Social Skills

Whether your child is super-shy, a bit socially awkward, or a social butterfly, get advice to help her thrive. Learn about kids' social skills and development, and signs of problems.

6 Questions to Ask Before Getting Your Child a Cell Phone

At what age should you get your child a cell phone? According to PewResearch Center, the average age is between 12 and 13, but when to get your child a cell phone is a personal decision, and can vary from kid to kid based on maturity and need. Before you decide to add your child to your family plan, ask yourself these questions. read more

7 Tips to Childproof Your Smartphone

Raise your hand if your child thinks your phone is just another one of her toys. We all know the feeling! Smartphones can be a great source for educational entertainment for children, but let's face it — curious kids have the uncanny ability to find inappropriate apps and websites. Plus, sticky fingers, spilled juice, and accidental tumbles mean your device can take a beating. Before you hand over your smartphone or tablet, follow these tips to help keep both your child and your device safe. read more

8 Quick Tips for Curbing Your Family's Screen Time

It's dinner time and everyone in your family is nose-down, glued to their phones and mobile devices, rather than making good ol'-fashioned eye contact. Sound familiar? Setting limits on screen time — and remembering to put down our own devices and connect with our kids face-to-face — is one of the biggest parenting challenges of our time. Studies show that two-thirds of children ages 8 to 10 say that their parents have "no rules" on the time they spend with media. read more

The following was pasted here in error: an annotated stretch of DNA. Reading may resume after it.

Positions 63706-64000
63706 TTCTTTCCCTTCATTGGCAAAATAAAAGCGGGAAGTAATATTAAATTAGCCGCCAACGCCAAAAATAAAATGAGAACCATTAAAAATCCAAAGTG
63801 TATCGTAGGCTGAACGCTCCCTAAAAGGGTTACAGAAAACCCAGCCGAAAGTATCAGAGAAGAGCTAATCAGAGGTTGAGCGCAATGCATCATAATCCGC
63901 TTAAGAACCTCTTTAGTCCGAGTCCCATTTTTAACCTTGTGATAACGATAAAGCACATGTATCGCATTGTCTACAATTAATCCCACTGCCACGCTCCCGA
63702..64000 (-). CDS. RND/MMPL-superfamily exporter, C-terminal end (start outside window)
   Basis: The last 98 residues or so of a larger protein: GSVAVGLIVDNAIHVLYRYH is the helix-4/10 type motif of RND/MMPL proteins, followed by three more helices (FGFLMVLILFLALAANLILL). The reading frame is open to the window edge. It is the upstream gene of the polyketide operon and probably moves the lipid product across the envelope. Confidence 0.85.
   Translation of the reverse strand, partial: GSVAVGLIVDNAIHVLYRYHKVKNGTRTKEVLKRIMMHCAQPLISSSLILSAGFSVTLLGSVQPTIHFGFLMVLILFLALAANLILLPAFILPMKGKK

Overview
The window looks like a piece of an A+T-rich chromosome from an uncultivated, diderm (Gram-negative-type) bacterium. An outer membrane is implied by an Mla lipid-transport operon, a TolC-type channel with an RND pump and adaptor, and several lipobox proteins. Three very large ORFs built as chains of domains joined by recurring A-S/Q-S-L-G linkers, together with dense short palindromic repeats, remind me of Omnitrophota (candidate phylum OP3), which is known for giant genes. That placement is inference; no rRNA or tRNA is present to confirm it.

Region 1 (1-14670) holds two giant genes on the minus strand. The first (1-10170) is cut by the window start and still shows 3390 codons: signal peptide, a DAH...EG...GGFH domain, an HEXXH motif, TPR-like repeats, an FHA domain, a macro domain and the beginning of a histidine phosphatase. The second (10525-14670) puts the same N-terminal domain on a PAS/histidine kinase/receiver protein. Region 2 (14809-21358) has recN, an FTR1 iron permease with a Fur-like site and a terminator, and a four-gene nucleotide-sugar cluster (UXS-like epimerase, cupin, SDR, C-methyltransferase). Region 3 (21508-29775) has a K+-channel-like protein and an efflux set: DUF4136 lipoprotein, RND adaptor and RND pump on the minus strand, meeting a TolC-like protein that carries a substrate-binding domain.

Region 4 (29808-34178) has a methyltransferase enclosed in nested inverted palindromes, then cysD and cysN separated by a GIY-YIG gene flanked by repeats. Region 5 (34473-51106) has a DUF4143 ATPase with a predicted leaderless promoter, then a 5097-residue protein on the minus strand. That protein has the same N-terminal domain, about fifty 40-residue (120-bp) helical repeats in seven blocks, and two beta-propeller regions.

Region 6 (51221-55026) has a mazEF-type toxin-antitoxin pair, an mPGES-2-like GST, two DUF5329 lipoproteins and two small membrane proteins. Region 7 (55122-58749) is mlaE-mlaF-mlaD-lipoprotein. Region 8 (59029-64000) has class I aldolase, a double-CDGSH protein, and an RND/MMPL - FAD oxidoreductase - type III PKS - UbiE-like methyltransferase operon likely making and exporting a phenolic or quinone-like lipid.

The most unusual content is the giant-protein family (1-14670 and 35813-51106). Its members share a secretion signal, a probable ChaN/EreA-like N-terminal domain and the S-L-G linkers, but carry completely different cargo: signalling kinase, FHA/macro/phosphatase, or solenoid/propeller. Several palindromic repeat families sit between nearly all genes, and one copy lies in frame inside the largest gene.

Adult Interference

Whenever possible, it's always healthier to let kids work out their differences without the intervention of adults/parents. read more

Affectionate Five-Year-Old

A mother worries that her five-year-old's displays of affection toward his friends are inappropriate. read more

Anti-Social Behavior

Find ways to encourage a child to be more social. read more

Assembly Programs

Learn how to find assembly programs that address social skills, for your child's elementary school. read more

Being Popular

It's a good idea to have conversations with a child about what it means to be popular. Girls in their early teens often worry too much about popularity. read more

Best Friend, or Worst?

Is your child's best friend a negative influence? read more

Bossiness

Bossiness can keep a child from making friends. read more

Boys and Their Friends

Boys and Their Friends Boys, like girls, crave connection and belonging. Like all of us, boys need friends, suffer when they don't believe they have any, and agonize over the ups and downs of relationships. Many adults believe that somehow boys need friends less than girls do; the myth of the stoic male has intruded even into childhood. read more

Can I Help My Ten-Year-Old Make Friends?

By expanding a child's social universe, parents can increase her chances of meeting new kids and making friendships. read more

Cell Phone Etiquette

Cell Phone Etiquette Cell phones have been compared to pacifiers for adults. They make people think they are connected to a vital source of informational nourishment. It seems to me that the most insecure and/or boastful people are the ones who are most loud and ostentatious about using their cell phones. read more

Cell Phones and Brain Tumors: A Valid Concern?

Cell Phones and Brain Tumors: A Valid Concern? Since the 1990s, cell phones have been a daily accessory for most Americans. More than 82 percent of Americans, or 250 million people, now have a cell phone. That number is more than quadruple the number in 1997, when a mere 55 million Americans laid claim to owning one. read more

Cell Phones at School: Should They Be Allowed?